The Info List - Nabucco

--- Advertisement ---

(Italian pronunciation: [naˈbukko]; short for Nabucodonosor [naˌbukoˈdɔːnozor]~[naˌbukodonoˈzɔr], English Nebuchadnezzar) is an Italian-language opera in four acts composed in 1841 by Giuseppe Verdi
Giuseppe Verdi
to an Italian libretto by Temistocle Solera. The libretto is based on biblical books of Jeremiah and Daniel and the 1836 play by Auguste Anicet-Bourgeois
Auguste Anicet-Bourgeois
and Francis Cornu, although Antonio Cortese's ballet adaptation of the play (with its necessary simplifications), given at La Scala
La Scala
in 1836, was a more important source for Solera than the play itself.[1] Under its original name of Nabucodonosor, the opera was first performed at La Scala
La Scala
in Milan on 9 March 1842. Nabucco
is the opera which is considered to have permanently established Verdi's reputation as a composer. He commented that "this is the opera with which my artistic career really begins. And though I had many difficulties to fight against, it is certain that Nabucco
was born under a lucky star".[2] It follows the plight of the Jews
as they are assaulted, conquered and subsequently exiled from their homeland by the Babylonian King Nabucco (in English, Nebuchadnezzar II). The historical events are used as background for a romantic and political plot. The best-known number from the opera is the "Chorus of the Hebrew Slaves", "Va, pensiero, sull'ali dorate" / "Fly, thought, on golden wings", a chorus which is regularly given an encore in many opera houses when performed today.


1 Composition history 2 Performance history

2.1 19th century 2.2 20th century and beyond

3 Roles 4 Synopsis

4.1 Act 1: Jerusalem 4.2 Act 2: The Impious One 4.3 Act 3: The Prophecy 4.4 Act 4: The Broken Idol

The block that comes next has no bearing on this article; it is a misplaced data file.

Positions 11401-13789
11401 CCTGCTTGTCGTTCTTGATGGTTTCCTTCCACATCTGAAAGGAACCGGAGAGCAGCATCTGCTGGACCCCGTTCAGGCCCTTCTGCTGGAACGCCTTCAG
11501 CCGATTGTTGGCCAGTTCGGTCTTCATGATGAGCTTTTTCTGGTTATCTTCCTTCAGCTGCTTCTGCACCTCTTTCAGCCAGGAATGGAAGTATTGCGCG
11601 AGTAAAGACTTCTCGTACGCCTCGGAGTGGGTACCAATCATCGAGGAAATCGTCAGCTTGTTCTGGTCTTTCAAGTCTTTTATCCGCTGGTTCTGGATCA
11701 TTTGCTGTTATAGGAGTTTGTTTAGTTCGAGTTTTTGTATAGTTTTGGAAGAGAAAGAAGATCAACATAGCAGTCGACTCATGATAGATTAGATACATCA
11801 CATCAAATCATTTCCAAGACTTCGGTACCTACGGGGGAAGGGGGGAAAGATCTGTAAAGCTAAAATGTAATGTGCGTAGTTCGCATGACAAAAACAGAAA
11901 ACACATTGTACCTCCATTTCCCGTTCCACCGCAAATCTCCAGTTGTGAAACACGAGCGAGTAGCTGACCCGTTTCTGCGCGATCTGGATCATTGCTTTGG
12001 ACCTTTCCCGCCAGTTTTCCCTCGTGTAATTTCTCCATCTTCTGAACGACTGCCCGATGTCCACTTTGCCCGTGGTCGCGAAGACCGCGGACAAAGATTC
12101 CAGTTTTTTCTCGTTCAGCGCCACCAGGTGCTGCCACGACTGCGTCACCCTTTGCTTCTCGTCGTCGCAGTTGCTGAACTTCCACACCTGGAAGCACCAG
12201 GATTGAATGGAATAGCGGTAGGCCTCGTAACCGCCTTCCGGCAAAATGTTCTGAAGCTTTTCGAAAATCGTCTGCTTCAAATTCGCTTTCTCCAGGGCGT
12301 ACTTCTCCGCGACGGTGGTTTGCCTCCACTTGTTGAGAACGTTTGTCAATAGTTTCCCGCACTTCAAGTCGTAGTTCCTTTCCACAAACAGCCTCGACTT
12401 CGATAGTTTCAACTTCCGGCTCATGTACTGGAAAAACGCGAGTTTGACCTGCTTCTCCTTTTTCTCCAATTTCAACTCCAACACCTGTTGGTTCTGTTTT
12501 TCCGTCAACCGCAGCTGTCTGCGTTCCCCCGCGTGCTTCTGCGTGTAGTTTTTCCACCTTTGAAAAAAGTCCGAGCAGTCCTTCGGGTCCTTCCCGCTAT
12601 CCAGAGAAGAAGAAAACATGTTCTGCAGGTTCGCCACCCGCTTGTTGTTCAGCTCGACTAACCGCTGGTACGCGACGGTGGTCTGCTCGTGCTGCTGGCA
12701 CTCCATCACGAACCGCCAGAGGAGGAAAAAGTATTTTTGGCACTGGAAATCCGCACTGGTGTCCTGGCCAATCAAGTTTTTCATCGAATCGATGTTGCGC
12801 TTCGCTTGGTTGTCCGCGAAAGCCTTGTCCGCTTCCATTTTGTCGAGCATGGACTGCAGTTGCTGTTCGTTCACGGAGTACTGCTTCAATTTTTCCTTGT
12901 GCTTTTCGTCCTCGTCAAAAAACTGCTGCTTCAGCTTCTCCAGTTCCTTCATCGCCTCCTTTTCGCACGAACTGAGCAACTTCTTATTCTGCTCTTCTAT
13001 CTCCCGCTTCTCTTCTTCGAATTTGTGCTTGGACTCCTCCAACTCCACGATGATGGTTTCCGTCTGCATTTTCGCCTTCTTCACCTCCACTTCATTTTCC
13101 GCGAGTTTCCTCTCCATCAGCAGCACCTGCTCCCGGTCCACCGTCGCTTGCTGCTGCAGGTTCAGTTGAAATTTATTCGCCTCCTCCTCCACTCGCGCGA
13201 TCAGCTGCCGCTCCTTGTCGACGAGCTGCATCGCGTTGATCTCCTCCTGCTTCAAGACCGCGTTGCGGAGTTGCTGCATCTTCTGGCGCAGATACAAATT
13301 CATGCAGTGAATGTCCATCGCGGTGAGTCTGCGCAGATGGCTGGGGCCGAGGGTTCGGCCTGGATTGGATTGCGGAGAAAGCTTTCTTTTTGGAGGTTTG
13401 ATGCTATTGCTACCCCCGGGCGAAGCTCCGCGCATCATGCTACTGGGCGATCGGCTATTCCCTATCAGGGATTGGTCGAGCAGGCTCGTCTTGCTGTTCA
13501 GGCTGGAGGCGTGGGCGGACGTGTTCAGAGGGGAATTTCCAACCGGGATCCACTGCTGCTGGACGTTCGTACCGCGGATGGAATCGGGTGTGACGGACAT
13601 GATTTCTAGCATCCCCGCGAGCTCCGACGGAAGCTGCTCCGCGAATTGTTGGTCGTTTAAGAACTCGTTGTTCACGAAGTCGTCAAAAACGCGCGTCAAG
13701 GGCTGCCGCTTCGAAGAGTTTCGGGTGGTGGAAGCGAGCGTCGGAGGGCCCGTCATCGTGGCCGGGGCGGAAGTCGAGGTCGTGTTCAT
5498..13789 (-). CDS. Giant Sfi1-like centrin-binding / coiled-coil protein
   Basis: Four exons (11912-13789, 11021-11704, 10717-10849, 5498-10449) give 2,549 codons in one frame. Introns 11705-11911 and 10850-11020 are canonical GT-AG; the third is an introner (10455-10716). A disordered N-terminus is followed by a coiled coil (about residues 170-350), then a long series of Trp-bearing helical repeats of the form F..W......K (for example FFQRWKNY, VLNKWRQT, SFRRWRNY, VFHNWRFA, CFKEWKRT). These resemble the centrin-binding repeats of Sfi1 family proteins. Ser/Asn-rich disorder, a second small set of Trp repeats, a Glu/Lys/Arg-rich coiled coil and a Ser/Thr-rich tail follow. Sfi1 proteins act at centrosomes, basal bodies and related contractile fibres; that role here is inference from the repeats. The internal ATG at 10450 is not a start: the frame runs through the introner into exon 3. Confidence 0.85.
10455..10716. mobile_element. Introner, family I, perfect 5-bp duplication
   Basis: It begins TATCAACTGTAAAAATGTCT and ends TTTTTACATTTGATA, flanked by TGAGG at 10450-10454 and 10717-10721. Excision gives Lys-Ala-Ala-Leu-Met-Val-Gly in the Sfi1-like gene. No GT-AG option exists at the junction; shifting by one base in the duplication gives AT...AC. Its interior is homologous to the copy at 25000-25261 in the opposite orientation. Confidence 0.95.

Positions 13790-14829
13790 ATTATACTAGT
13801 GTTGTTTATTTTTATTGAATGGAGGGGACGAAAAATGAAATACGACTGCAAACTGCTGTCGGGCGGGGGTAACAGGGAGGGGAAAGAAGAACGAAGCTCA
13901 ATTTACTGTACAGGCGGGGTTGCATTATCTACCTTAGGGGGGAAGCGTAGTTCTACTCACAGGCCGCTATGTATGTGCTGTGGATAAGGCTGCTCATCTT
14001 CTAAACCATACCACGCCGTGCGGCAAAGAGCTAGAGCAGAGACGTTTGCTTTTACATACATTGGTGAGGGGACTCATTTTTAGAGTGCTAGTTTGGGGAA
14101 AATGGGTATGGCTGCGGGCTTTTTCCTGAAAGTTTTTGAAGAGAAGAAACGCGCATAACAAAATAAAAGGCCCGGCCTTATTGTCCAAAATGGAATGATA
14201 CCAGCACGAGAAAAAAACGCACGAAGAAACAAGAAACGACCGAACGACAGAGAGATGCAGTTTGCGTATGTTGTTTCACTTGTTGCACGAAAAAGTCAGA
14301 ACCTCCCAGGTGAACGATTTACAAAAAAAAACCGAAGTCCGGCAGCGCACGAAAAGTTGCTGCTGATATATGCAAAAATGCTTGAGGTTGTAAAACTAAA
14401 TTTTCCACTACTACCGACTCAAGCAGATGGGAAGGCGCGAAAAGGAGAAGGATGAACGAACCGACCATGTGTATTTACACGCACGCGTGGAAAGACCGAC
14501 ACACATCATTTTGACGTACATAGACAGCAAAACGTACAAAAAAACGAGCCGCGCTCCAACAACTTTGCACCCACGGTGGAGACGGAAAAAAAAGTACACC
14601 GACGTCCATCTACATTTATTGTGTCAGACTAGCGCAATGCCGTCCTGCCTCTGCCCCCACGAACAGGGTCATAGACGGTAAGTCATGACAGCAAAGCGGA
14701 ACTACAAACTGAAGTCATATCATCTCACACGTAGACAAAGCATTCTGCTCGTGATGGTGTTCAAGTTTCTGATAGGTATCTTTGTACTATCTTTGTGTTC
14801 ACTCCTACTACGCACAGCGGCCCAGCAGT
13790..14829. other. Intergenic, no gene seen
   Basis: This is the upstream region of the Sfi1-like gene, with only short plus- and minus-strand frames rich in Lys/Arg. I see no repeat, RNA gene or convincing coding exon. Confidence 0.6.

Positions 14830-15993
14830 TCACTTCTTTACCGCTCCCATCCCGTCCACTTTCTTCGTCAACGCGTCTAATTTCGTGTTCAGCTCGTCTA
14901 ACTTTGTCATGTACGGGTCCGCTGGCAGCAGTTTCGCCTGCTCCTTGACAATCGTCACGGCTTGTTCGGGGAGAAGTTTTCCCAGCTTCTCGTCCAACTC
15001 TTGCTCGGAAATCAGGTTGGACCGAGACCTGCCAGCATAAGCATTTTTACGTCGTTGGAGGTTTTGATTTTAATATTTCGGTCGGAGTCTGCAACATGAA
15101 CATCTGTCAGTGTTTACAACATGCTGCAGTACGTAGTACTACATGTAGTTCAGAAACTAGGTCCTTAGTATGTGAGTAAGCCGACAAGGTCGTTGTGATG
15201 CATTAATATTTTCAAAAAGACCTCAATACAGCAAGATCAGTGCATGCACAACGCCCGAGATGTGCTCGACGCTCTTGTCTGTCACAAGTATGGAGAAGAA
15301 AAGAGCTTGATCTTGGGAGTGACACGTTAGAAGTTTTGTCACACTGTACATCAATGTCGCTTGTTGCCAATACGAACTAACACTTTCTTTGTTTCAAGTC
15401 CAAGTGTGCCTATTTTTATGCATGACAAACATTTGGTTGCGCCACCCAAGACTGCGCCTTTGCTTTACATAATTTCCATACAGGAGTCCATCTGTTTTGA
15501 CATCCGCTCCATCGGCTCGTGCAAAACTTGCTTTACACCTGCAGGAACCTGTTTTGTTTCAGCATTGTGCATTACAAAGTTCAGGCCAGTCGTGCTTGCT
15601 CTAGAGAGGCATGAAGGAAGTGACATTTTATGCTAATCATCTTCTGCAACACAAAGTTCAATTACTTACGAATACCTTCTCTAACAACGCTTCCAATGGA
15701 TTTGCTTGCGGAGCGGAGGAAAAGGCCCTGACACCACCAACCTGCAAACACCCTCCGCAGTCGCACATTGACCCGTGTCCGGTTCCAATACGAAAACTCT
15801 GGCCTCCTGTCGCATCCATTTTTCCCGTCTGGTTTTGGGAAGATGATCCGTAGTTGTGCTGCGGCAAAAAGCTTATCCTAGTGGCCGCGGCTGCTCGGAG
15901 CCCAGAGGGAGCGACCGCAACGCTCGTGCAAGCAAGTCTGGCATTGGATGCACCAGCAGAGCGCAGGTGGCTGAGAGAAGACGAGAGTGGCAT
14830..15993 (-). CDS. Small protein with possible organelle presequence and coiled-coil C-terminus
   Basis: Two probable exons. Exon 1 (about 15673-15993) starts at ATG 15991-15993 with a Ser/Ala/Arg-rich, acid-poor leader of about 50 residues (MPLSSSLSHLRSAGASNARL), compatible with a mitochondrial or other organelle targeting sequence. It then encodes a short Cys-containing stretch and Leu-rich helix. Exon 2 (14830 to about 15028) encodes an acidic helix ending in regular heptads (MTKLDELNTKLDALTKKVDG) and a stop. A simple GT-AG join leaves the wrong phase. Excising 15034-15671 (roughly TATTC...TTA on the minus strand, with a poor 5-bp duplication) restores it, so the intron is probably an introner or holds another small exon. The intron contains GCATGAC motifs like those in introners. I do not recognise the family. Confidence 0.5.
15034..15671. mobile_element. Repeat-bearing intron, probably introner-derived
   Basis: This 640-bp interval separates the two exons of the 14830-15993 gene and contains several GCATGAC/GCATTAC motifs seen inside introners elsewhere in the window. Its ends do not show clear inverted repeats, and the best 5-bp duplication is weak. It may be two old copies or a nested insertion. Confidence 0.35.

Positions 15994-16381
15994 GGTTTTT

5 Historicity 6 Critical reaction 7 Orchestration 8 Recordings 9 References 10 External links

Composition history[edit]

Giuseppe Verdi, lithograph by Roberto Focosi, c. 1840

Librettist Temistocle Solera

The success of Verdi's first opera, Oberto, resulted in Bartolomeo Merelli, La Scala's impresario, offering Verdi a contract for three more works. After the failure of his second opera Un giorno di regno (completed in 1840 towards the end of a brutal 2-year period during which both of his infant children and then his 26-year-old wife died), Verdi vowed never to compose again. In "An Autobiographical Sketch", written in 1879, Verdi tells the story of how he came to be twice persuaded by Merelli to change his mind and to write the opera.[2] The distance of 38 years from the event may have led to a somewhat romanticized view; or, as Verdi scholar Julian Budden puts it: "he was concerned to weave a protective legend about himself [since] it was all part of his fierce independence of spirit."[3] However, in Volere è potere (it) ("Where there's a will ...") – written ten years closer to the event – the zoologist Michele Lessona
Michele Lessona